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AceHigh

Growth and evolution

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Although I haven't been on this forum very long, I have been fishing a long time and I wanted to point out that I see a lot of young guys who appear to be adopting one or two syles of fishing and then defining themselves by that style.

My personal opinion is that you need to keep growing and evolving and trying to be able to do any style of fishing at anytime in any type of water and with any equipment.

Sooner or later many of you will try tournament fishing and if you do it enough and over a wide enough geographical area, unless you are close to being an expert with just about everything, you're going to find yourself missing a lot of cuts and looking at a lot of goose eggs.  

Nothing drives me crazier in a tournament than to draw a no boater who can't or won't fish this or that style or this or that kind of bait because he's not skilled in doing so.

Be it spinnerbaits, crankbaits, worms, jigs, topwaters, pitching, flipping, deep cranking or whatever, if you can't do it well then get working on your weakness.  And when your partner says during his time he going to fish a way you are not comfortable with, take it as an excellent time to learn more about that technique.

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That is some excellent advice.

I've been fishing since late April with the intention of learning as many techniques and presentations as possible in order to be the most versatile angler

that I can be.

My plan is to fish the BFL Okie division as a co-angler next year. And I foresee that I will need to be as versatile as I can in order to catch fish behind some very good anglers.

Also being versed in many methods allows one to put something in front of the fish that maybe they haven't seen yet.

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Nothing drives me crazier in a tournament than to draw a no boater who can't or won't fish this or that style or this or that kind of bait because he's not skilled in doing so.

I dont think its that important on what other peoples skills in fishing are ranked in your standard. Instead of pointing out how bad they are doing, go a try to teach them the right way to do it.

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IMO, there are no masters of all techniques.  Every successful touring pro I have followed is able to fish many ways, but they are always a master at one or two techniques/styles and they look for patterns that allow them to fish their strengths every time they are out.  

On most lakes, on most days, there are several patterns, any of which could win if the right fish are there.  If your strength is one of the patterns that is on, then thats how you need to fish and you fish to win.  If not, fish the best you can and move to the next event.

Dee Thomas, one of the best flipper's if not the best flipper ever, was a master at flipping and was great at crankbaits.  If either pattern was on, he could win and he won a lot.  In fact, he was so good at flipping you can thank him for your current rod length limits on the tour.  Dee just had a great article in the Inside Line magazine that partly addressed this very subject.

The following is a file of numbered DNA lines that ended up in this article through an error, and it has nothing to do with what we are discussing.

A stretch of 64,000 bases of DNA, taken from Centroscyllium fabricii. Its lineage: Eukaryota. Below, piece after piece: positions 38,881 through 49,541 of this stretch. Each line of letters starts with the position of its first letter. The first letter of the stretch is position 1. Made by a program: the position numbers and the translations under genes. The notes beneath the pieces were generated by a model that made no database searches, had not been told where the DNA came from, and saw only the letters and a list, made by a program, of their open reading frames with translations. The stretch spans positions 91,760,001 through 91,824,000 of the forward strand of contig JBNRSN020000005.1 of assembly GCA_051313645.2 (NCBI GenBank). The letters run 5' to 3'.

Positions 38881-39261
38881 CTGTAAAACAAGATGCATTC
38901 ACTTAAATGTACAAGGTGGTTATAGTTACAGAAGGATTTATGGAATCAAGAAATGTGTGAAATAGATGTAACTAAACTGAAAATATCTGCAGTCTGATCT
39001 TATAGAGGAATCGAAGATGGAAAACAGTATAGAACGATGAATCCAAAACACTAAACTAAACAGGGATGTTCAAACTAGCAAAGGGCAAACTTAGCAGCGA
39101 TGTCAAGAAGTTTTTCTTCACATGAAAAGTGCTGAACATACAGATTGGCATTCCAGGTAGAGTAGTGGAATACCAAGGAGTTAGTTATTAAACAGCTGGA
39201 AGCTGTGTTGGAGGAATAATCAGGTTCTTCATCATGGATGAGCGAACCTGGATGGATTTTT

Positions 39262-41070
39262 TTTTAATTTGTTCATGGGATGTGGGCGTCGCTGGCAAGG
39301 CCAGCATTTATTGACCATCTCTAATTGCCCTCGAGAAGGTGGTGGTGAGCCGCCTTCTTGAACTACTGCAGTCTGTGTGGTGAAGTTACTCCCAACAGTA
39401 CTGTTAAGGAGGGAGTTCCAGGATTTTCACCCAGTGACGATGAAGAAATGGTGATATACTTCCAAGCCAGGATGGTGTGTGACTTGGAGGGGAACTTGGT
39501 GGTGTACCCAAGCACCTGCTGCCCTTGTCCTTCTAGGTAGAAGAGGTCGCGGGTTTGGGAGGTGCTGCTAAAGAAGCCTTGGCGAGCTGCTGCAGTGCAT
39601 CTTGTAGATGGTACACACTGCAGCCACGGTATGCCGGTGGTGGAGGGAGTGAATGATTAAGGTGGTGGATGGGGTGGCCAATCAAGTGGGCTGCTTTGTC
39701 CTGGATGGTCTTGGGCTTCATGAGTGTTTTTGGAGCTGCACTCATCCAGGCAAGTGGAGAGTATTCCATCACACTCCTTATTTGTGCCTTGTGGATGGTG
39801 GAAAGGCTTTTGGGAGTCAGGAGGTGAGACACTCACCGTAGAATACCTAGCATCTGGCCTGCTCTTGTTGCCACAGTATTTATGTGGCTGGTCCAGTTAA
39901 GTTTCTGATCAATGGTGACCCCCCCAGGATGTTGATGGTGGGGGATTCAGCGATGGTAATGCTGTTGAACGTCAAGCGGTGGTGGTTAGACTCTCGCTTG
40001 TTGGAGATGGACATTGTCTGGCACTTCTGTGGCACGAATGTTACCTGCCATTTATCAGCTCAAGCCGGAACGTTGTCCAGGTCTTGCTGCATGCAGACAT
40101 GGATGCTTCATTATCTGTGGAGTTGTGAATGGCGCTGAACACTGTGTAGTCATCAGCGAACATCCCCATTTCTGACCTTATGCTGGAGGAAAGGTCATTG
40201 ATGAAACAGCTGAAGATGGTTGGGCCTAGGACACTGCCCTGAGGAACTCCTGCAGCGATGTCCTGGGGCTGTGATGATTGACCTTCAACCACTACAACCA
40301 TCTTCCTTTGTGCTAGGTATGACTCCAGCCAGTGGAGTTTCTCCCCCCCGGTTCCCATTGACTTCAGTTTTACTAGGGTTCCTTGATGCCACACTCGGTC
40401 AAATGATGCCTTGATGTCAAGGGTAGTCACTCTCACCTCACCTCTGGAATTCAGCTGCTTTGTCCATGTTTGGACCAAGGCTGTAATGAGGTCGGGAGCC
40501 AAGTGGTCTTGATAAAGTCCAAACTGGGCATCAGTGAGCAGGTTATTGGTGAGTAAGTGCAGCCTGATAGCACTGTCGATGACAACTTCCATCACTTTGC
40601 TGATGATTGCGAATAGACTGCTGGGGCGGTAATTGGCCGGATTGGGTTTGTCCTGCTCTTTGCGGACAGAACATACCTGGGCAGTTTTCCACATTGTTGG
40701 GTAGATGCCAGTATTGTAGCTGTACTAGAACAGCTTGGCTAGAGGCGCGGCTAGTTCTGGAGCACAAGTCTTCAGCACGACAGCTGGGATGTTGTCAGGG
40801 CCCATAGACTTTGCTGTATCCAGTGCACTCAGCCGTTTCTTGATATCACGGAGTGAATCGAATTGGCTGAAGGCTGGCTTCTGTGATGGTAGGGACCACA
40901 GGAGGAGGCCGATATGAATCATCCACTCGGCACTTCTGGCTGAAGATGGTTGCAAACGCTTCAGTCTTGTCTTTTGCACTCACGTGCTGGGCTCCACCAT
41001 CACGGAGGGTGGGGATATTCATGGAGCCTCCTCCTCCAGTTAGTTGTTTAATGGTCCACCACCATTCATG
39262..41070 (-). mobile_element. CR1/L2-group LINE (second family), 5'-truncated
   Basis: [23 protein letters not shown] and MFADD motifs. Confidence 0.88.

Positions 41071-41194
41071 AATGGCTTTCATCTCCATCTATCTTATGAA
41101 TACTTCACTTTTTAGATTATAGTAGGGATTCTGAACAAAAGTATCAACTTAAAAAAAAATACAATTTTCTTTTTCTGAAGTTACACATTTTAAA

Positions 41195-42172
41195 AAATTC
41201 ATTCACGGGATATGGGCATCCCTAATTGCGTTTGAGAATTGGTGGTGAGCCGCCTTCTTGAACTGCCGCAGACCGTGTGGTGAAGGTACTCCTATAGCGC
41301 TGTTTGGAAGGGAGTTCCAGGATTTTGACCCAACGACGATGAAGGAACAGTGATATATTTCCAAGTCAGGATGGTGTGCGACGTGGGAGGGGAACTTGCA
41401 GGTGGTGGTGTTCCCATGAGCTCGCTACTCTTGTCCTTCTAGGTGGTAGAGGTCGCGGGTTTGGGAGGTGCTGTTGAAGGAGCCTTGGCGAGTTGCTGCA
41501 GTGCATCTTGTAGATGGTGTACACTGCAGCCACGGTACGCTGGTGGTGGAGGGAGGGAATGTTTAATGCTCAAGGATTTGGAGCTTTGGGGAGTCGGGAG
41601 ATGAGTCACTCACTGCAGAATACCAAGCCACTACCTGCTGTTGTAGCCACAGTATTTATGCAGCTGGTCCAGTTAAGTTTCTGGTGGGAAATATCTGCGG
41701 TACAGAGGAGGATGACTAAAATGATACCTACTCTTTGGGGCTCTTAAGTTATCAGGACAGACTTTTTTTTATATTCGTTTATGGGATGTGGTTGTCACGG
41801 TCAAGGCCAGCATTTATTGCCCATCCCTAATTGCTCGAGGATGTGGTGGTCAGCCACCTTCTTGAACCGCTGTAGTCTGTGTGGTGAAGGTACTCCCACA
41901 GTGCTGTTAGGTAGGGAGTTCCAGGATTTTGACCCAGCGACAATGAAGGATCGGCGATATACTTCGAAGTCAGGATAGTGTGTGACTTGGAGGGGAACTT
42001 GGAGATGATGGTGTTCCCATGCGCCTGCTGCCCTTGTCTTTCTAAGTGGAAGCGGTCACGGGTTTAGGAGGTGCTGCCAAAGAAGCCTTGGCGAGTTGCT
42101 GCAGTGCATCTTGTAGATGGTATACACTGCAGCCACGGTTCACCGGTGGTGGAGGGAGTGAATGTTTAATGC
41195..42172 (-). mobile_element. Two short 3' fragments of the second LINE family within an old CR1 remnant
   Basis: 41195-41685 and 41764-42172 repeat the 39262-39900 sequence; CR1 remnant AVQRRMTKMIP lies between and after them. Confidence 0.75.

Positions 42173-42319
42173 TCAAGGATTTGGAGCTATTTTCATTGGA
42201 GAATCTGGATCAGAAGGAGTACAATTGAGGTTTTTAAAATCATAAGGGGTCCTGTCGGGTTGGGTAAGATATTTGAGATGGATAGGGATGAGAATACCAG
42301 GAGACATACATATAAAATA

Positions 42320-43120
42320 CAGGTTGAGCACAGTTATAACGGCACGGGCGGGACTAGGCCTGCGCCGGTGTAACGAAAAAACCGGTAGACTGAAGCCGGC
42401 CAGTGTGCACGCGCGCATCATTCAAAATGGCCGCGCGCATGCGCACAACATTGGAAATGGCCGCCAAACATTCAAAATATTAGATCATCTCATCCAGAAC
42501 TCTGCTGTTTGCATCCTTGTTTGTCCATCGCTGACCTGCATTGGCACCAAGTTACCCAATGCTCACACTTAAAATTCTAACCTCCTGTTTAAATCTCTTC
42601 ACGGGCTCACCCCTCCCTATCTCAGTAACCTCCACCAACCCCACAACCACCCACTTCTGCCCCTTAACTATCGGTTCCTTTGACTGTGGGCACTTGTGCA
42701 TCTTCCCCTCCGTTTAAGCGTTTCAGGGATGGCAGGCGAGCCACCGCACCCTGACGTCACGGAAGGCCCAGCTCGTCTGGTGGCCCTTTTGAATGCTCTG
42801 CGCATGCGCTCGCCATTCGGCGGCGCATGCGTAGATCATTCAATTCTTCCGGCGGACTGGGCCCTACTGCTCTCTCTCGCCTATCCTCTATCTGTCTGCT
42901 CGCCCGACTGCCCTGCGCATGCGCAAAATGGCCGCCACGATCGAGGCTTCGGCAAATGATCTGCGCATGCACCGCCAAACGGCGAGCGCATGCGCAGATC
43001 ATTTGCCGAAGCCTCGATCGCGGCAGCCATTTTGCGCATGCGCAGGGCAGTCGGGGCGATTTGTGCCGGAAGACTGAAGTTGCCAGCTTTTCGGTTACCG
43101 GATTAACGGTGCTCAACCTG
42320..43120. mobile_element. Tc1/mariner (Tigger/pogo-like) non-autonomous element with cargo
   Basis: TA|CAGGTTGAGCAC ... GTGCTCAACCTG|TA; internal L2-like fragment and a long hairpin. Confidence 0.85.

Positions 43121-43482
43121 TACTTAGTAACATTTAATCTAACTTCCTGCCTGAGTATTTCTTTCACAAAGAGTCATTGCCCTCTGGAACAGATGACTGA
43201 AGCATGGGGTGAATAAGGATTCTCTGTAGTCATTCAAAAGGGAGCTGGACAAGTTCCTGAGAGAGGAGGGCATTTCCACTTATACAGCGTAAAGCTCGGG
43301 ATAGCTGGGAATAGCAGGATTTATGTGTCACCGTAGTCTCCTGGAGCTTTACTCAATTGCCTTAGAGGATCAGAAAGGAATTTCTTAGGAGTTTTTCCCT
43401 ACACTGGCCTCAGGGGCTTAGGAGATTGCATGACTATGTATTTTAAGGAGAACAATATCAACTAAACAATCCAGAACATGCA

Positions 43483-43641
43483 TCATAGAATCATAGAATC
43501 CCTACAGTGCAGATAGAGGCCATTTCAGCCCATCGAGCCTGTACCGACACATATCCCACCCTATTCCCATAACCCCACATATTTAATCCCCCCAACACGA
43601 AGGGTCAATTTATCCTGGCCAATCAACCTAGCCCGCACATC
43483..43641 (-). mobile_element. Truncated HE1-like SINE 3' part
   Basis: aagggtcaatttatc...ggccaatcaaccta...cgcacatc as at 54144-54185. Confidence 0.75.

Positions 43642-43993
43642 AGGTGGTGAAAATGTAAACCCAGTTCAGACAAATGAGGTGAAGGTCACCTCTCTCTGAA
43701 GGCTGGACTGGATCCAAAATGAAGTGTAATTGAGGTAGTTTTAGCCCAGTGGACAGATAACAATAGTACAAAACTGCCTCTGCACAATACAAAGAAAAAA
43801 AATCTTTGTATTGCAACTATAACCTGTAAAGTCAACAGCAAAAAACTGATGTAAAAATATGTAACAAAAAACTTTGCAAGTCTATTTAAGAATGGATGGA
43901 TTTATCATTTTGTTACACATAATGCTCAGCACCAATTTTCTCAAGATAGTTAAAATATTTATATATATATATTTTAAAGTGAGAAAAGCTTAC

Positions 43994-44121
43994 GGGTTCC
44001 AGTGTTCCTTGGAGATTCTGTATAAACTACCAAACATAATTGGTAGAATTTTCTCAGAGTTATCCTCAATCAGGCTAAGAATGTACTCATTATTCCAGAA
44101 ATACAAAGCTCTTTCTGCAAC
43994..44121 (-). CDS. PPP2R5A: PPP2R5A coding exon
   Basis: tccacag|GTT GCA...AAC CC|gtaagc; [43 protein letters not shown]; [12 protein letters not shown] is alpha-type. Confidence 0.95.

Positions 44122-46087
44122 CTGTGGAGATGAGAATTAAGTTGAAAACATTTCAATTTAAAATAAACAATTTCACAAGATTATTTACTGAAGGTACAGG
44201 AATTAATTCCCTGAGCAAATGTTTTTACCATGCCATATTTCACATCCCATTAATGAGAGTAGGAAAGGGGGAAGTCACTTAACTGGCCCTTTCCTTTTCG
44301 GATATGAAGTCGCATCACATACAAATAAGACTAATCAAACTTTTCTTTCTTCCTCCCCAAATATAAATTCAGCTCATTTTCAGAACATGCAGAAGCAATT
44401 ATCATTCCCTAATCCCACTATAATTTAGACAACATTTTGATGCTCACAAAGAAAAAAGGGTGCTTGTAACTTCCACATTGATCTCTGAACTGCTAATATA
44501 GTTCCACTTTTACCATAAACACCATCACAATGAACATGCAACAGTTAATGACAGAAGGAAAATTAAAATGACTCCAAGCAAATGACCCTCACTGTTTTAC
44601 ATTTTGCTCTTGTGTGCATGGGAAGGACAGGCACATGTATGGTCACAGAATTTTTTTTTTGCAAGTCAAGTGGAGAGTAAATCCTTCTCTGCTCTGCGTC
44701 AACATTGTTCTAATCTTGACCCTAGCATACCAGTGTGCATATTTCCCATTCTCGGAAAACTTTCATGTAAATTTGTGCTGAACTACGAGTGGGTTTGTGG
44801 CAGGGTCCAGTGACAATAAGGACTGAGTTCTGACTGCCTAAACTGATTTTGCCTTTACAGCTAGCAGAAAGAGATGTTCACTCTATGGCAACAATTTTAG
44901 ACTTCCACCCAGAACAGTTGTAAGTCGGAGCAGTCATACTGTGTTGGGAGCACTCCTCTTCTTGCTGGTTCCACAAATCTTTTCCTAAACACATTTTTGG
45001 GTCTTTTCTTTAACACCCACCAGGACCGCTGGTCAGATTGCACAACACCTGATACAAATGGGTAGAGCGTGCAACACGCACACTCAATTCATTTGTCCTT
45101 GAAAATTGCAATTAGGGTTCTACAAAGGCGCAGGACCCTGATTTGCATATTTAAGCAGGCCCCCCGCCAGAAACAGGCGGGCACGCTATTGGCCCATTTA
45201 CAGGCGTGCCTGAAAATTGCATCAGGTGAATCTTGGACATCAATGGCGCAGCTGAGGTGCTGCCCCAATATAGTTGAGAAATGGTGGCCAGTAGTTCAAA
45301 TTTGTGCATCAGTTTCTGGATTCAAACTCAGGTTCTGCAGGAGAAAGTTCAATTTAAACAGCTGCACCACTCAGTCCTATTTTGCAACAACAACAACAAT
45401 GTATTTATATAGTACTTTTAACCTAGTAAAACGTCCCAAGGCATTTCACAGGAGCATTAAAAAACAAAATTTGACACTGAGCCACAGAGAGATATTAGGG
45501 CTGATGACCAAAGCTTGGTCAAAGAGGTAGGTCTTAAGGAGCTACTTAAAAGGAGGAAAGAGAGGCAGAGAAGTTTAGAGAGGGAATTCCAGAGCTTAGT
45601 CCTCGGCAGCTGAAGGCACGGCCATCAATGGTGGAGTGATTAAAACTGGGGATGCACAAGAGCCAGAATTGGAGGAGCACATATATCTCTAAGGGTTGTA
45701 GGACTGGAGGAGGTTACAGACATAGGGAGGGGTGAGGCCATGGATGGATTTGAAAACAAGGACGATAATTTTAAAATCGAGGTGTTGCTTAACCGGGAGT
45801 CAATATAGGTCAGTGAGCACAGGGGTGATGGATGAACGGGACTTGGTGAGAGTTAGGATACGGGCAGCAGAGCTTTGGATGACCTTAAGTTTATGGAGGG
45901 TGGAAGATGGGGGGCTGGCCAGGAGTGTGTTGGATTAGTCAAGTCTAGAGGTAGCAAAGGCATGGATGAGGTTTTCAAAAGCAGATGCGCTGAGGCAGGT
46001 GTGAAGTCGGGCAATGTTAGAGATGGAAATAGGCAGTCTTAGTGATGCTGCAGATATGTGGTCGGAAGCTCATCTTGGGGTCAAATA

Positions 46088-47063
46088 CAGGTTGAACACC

So, for the non-boaters out there, you need to be prepared to fish in a way that works at the speed or in the area your boater has you in.  Be prepared to learn.  If you're like me, you learn to fish many ways, find your strengths, perfect them (which you will always work on BTW).......then buy your own boat so you can fish your way!

Boaters, be prepared to share and teach.  That's one reason why that non decided to fish with you in the first place, to learn.

Brad

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I can see being a "master" at two or three different techniques! I'd say my two biggest strengths are spinnerbaits and flippin/pitchin tubes. But, in my opinion, you should be diversified enough to be able to work other techniques as well. A goal I set for myself is to become more familiar with one or two new techniques a year (this year is crankbaits). Doing that, again in my opinion, doesn't over whelm you or having you second guess yourself on picking up other rods and abandoning the new technique for one of your strengths. So in a few years, if I stay with my goals, I'll have more confidence in fishing with other baits other than my go to baits. Could be the difference in having a good day and having a great day on the water!

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What I have found in the t/x I have fished, is that it is better not to have a favorite lure or technique. You will always have a certain form that is more comfortable for you to use, but it may not be the one that needs to be used at that particular moment. If you allow yourself to always fall back on a lure or technique that you are most comfortable with, then you are going to fish it at the wrong time, and just as bad fish with it for too long.

It is very wise and very benificial to be well rounded in all aspects of your tackel. Of course that goes without saying. One thing that I feel that is just as important as the skill needed to use a lure, is haveing the knowledge of why is this the right lure for the current fishing situation. You can be the master of every lure ever produced, but if you are using it at the wrong place and time, it will be to no avail.

So I guess you can say it is best to be an expert with every lure that you plan to use. It is also safe to say that there will be few styles that will suit your personallity better. Those styles will be the ones that you master.

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